Objective: A number of promising compounds developed for osteoarthritic pain have failed to demonstrate clinical efficacy. To enhance preclinical translational research for osteoarthritis, a model of knee osteoarthritis pain was developed in Macaca fascicularis and the effects of two distinct pharmacological classes of drugs were tested on pain-related behavior.
Design: Behavioral assessments were developed specifically for the macaque. Baseline knee pressure threshold and weight bearing were assessed prior to a unilateral medial meniscectomy (MMx). Fifteen days following MMx, macaques underwent a once daily exercise regimen for 36 days. Sixty-seven days following MMx, macaques were assigned to one of three treatment groups (n = 3/group), either non-steroidal anti-inflammatory drug (NSAID) diclofenac, NK1 receptor antagonist aprepitant or vehicle, and treated for 5 days. Animals were tested 3-4 h after p.o. dosing and testing was performed blinded. Treatment utilized a crossover design-each animal received all treatments-and a 9-day washout period was utilized between treatments.
Results: Vehicle-treated macaques consistently demonstrated decreased ipsilateral pressure threshold ("hyperalgesia") and decreased weight bearing. While diclofenac increased weight bearing and pressure threshold, full attenuation of pain was not obtained. No significant improvement of either knee pressure or weight bearing was observed with aprepitant.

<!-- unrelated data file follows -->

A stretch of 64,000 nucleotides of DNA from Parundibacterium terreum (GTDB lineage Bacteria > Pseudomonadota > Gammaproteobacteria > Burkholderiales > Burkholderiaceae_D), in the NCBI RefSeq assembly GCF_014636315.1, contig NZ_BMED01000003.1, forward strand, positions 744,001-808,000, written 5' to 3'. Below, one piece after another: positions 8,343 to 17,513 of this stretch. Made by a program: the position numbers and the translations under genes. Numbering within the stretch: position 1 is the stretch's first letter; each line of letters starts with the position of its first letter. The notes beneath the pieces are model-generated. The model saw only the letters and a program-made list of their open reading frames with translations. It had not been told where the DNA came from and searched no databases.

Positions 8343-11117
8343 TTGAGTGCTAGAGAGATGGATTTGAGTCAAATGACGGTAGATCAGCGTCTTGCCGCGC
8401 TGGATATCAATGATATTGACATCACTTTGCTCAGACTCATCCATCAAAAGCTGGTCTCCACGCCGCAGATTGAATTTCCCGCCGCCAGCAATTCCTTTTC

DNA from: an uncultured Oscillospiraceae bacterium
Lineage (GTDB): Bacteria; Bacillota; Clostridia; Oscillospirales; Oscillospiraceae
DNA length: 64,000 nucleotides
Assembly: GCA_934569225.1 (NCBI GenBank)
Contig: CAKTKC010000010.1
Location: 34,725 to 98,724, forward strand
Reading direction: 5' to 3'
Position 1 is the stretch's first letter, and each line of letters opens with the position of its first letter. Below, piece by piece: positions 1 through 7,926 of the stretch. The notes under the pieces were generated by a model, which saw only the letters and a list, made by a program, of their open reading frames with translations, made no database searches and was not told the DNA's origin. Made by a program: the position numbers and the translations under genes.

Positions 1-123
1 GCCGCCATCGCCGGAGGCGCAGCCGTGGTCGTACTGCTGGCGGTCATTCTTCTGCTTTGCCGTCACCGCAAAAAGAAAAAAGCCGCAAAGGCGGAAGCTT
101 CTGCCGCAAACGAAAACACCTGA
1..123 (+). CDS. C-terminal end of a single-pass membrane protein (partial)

Conclusions: Unilateral MMx in the macaque evoked pain-related behaviors and knee joint pathology reminiscent of osteoarthritis. The behavioral endpoints were sensitive to NSAID treatment but not sensitive to NK1 receptor block, which parallel clinical findings. The current macaque osteoarthritis model could be used to test potential treatments for osteoarthritis pain.
Keywords: Arthritic pain; Disease modeling; Hyperalgesia; NK(1) receptor; Substance P; Translational model.
Copyright © 2016 Osteoarthritis Research Society International. Published by Elsevier Ltd. All rights reserved.